Bronchoscopy provides a visual assessment of an endobronchial tumor and may identify an unexpected primary tumor or a second primary lesion.
As mentioned previously, tumors that involve the trachea or carina are staged as T4. Tumors within 2 cm of the carina are defined as T3. Tumors involving the origin of the right upper lobe bronchus can be assessed with respect to performing a sleeve right upper lobectomy or right pneumonectomy. These procedures involve the removal of a sleeve of the right main stem bronchus with the right upper lobectomy and an end-to-end anastomosis; or the removal of a sleeve of the distal trachea with the right pneumonectomy and an end-to-end anastomosis between the trachea and the left main bronchus. The bronchoscope may be used to perform bronchoalveolar lavage and brushings for cytology, as well as transbronchial biopsies under imaging guidance.
Bronchoscopy has a limited role in the assessment of mediastinal lymph nodes. Enlarged peribronchial lymph nodes may cause extrinsic airway compression and are easily biopsied transbronchially. A widened carina suggests subcarinal lymphadenopathy, which can be biopsied in a similar fashion.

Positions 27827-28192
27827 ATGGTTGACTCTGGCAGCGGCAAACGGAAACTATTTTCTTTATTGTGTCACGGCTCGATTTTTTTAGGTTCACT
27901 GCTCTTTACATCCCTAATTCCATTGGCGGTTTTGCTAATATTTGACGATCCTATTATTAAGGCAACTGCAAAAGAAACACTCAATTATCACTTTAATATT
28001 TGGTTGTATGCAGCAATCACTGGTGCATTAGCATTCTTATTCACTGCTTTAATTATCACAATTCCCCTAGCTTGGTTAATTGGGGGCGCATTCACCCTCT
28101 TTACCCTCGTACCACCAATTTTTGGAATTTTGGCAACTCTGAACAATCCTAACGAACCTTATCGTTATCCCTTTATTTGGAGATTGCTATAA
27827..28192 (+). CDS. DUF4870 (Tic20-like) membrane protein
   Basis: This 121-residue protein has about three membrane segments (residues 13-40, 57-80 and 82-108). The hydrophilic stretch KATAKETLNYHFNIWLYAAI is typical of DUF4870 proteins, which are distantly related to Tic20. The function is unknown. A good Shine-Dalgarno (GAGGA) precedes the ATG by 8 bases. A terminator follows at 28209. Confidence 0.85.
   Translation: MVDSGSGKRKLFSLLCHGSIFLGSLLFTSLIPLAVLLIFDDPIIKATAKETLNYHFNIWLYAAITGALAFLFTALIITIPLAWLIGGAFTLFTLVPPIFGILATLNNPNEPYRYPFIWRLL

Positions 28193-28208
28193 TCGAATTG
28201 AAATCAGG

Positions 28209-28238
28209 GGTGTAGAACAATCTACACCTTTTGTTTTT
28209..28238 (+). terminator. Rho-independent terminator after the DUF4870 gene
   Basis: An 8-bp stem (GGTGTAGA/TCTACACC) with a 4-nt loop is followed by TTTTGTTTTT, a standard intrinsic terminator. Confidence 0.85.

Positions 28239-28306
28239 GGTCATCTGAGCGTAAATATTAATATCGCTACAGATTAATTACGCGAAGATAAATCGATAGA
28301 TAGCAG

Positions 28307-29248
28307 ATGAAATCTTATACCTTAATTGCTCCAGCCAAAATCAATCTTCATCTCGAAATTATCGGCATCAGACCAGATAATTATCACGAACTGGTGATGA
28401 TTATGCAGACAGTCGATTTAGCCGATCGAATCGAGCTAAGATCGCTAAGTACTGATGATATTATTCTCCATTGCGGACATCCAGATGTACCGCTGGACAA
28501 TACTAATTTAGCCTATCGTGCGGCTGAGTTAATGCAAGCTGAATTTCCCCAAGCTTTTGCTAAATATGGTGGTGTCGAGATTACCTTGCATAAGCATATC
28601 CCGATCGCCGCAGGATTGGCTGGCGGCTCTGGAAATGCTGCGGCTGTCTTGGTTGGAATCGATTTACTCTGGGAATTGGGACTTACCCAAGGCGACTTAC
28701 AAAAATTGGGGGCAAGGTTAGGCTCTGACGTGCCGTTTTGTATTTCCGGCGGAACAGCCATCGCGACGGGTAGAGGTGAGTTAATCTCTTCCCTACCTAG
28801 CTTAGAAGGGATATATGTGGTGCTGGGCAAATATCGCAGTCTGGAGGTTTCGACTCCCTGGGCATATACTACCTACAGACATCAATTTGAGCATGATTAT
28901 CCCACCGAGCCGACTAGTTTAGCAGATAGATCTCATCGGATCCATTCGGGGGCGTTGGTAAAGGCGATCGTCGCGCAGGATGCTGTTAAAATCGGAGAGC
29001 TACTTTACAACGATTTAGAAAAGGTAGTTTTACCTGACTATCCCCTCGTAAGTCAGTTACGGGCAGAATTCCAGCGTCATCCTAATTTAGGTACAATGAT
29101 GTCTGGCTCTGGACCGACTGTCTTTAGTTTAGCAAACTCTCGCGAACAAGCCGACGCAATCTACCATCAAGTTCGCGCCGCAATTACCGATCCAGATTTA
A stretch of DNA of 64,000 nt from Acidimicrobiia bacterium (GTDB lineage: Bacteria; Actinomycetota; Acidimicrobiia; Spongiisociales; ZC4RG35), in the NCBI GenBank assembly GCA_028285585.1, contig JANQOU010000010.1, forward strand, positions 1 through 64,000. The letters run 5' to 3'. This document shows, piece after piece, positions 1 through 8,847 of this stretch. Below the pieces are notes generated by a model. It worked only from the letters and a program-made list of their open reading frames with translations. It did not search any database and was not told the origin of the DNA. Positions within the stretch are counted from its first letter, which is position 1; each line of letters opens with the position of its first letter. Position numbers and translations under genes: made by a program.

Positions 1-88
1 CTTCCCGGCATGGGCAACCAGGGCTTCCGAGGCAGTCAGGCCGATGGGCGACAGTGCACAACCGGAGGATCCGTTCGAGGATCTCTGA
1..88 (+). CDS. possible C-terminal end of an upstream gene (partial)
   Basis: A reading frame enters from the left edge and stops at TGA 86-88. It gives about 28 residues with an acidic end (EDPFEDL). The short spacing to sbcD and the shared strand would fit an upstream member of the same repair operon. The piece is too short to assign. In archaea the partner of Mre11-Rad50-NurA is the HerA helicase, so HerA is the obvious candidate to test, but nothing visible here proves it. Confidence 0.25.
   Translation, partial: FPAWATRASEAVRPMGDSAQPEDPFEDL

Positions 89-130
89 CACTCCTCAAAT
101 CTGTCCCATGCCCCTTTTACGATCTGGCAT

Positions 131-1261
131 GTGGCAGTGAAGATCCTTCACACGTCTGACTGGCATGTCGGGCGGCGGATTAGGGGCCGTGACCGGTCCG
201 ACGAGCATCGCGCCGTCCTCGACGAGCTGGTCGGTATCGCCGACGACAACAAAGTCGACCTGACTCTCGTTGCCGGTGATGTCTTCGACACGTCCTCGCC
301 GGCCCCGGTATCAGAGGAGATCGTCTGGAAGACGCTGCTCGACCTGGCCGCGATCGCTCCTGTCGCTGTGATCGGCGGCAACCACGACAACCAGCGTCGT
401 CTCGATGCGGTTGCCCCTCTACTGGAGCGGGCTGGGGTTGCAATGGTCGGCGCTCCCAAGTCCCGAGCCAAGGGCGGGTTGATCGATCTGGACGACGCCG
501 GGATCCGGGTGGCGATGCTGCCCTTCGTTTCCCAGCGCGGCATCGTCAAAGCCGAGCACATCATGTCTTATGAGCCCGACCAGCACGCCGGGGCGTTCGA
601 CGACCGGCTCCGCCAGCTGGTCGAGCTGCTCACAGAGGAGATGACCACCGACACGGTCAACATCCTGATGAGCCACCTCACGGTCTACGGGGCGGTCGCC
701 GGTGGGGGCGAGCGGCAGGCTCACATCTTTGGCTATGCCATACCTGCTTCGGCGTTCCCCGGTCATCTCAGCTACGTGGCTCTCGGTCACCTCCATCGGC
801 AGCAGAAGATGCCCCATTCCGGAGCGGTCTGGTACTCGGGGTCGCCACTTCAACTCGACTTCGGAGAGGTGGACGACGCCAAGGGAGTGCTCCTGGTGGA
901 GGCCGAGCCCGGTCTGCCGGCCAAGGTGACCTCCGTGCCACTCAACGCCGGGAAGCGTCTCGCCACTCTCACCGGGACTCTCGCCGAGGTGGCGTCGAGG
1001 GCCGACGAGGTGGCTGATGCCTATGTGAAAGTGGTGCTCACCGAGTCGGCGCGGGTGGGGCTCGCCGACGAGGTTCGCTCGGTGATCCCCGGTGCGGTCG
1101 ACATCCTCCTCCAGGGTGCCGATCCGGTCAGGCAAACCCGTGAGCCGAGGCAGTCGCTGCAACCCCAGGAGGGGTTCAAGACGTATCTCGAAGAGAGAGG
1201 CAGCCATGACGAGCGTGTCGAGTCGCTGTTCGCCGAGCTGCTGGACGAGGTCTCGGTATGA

The Technique—Bronchoscopy is performed with local anesthesia and intravenous sedation. A thorough examination is essential. First, the larynx and vocal cords are visualized. Immobility of a vocal cord may indicate involvement of a recurrent nerve with tumor, which is a sign of inoperability (T4).
The trachea and the carina are also assessed initially. Extrinsic compression or involvement of the trachea can be identified, and widening of the carina is highly suggestive of involved subcarinal lymph nodes. The carina is biopsied if it is thickened or there is a suggestion of submucosal extension of the tumor.
Complications—The complication rate for flexible fiberoptic bronchoscopy is 0.08%, and mortality is 0.01%. Premedication and topical anesthesia are responsible for a large portion of the complications, including respiratory depression.
Massive bleeding may occur in patients with bleeding dyscrasias, which should be identified preoperatively and corrected. A biopsy should not be done unless the prothrombin time is over 40% of normal and the platelet count is greater than 50,000/mm³. All anticoagulants should be discontinued at least 7 days prior to the performance of bronchoscopy.